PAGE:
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Infect Immun. Dec 2001; 69(12): 7326–7333.
PMCID: PMC98818

Evidence that Mycobacterial PE_PGRS Proteins Are Cell Surface Constituents That Influence Interactions with Other Cells

Editor: S. H. E. Kaufmann

Abstract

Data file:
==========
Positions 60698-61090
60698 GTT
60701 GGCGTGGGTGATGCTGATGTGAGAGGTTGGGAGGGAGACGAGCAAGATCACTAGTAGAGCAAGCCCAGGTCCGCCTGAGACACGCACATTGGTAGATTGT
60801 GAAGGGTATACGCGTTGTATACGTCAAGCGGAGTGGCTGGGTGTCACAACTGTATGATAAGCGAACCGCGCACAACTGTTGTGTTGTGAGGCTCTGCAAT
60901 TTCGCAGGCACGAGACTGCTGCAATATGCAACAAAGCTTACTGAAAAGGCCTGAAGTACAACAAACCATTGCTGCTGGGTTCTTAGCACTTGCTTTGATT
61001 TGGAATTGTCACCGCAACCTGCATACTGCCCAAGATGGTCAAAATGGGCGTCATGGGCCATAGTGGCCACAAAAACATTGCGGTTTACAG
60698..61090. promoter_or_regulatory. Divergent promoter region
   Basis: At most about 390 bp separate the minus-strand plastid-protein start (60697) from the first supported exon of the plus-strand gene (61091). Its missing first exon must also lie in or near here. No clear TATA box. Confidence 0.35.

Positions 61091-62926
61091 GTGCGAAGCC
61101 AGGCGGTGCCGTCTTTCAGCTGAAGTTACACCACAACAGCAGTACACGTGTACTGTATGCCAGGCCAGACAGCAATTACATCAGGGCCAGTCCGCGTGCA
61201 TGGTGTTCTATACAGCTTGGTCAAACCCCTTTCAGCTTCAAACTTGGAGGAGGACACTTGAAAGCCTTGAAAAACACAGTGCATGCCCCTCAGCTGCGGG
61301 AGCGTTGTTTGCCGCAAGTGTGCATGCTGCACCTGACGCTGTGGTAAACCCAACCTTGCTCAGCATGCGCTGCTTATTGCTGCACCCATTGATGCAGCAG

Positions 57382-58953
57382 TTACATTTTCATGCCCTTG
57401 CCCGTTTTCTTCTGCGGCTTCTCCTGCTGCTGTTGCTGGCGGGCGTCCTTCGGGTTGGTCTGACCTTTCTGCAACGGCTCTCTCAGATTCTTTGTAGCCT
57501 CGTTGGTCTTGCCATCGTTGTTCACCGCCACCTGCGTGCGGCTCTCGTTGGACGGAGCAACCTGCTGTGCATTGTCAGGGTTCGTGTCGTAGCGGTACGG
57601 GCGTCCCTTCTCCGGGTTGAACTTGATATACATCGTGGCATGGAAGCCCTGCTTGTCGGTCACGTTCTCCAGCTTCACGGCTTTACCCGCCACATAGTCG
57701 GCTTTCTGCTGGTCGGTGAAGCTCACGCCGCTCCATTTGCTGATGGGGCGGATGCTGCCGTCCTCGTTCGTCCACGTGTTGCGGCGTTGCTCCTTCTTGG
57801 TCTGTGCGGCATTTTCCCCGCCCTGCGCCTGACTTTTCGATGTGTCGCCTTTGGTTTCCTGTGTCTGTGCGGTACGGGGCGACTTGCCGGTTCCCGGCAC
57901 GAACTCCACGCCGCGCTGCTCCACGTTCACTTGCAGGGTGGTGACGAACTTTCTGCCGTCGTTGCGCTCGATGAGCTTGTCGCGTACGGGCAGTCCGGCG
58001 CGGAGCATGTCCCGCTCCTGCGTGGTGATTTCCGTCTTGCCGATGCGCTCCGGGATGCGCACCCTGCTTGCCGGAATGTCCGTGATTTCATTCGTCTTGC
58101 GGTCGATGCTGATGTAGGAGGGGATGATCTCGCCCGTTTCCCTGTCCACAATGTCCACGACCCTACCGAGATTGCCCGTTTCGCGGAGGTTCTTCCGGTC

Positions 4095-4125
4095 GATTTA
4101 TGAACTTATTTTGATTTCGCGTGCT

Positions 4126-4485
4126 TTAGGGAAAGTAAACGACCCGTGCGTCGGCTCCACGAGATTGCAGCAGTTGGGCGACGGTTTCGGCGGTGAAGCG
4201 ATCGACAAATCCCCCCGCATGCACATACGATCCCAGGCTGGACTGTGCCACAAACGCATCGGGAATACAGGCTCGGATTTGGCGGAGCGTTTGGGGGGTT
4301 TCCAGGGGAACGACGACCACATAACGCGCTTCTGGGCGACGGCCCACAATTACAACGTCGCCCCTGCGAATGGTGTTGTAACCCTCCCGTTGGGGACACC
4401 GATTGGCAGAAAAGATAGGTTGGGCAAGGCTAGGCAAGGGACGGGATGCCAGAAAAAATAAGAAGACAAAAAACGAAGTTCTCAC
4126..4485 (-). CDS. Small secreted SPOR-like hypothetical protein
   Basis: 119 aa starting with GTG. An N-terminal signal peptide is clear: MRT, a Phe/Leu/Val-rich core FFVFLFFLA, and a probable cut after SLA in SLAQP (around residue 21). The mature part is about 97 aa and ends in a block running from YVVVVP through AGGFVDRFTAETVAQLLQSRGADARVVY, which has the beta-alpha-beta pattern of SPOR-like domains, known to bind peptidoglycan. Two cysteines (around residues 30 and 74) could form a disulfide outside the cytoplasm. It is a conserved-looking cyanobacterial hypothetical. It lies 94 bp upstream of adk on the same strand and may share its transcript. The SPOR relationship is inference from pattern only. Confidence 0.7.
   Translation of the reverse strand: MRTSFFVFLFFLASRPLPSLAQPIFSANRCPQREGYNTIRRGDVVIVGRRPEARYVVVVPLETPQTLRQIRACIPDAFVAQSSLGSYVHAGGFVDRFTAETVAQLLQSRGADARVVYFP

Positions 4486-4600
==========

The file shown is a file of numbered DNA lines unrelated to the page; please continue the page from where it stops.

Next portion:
The elucidation of the genomic sequence of Mycobacterium tuberculosis revealed the presence of a novel multigene family designated PE/PE_PGRS that encodes numerous, highly related proteins of unknown function. In this study, we demonstrate that a transposon insertion in a PE_PGRS gene (1818PE_PGRS) found in Mycobacterium bovis BCG Pasteur, which is the BCG homologue of the M. tuberculosis H37Rv gene Rv1818c, introduces new phenotypic properties to this BCG strain. These properties include dispersed growth in liquid medium and reduced infection of macrophages. Complementation of the 1818PE_PGRS::Tn5367 mutant with the wild-type gene restores both aggregative growth (clumping) in liquid medium and reestablishes infectivity of macrophages to levels equivalent to those for the parent BCG strain. Western blot analysis using antisera raised against the 1818PE_PGRS protein shows that PE_PGRS proteins are found in cell lysates of BCG and M. tuberculosis H37Ra and in the cell wall fraction of M. tuberculosis H37Rv. Moreover, immunofluorescent labeling of mycobacteria indicates that certain PE_PGRS proteins are localized at the cell surface of BCG and M. tuberculosis. Together these results suggest that certain PE_PGRS proteins may be found at the surface of mycobacteria and influence both cell surface interactions among mycobacteria as well as the interactions of mycobacteria with macrophages.